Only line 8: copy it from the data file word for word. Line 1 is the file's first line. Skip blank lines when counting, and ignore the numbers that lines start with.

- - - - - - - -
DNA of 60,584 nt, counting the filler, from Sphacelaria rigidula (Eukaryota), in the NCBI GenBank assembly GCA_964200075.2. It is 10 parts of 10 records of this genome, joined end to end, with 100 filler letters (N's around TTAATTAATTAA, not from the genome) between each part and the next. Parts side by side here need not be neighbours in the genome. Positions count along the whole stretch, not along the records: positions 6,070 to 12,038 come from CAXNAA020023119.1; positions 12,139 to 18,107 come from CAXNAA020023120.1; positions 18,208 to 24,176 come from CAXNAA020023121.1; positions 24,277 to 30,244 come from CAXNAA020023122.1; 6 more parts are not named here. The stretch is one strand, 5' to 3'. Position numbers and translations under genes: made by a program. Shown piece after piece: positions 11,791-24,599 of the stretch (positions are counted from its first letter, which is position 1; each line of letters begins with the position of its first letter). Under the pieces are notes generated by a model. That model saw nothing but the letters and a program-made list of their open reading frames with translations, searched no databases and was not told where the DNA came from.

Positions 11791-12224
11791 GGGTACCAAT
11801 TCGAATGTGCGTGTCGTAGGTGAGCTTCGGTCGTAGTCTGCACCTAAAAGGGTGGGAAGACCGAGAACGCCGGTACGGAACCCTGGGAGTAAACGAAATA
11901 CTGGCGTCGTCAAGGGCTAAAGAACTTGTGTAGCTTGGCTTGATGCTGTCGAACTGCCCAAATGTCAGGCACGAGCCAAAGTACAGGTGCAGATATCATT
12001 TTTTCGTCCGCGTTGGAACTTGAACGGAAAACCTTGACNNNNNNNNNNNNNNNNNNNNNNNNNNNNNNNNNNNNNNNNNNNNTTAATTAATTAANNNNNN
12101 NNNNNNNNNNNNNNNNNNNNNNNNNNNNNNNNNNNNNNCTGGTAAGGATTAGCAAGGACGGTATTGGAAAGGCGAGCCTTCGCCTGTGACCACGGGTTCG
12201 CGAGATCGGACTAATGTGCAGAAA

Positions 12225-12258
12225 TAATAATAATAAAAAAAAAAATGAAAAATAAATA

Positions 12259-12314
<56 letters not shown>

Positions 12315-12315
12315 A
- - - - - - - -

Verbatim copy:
12201 CGAGATCGGACTAATGTGCAGAAA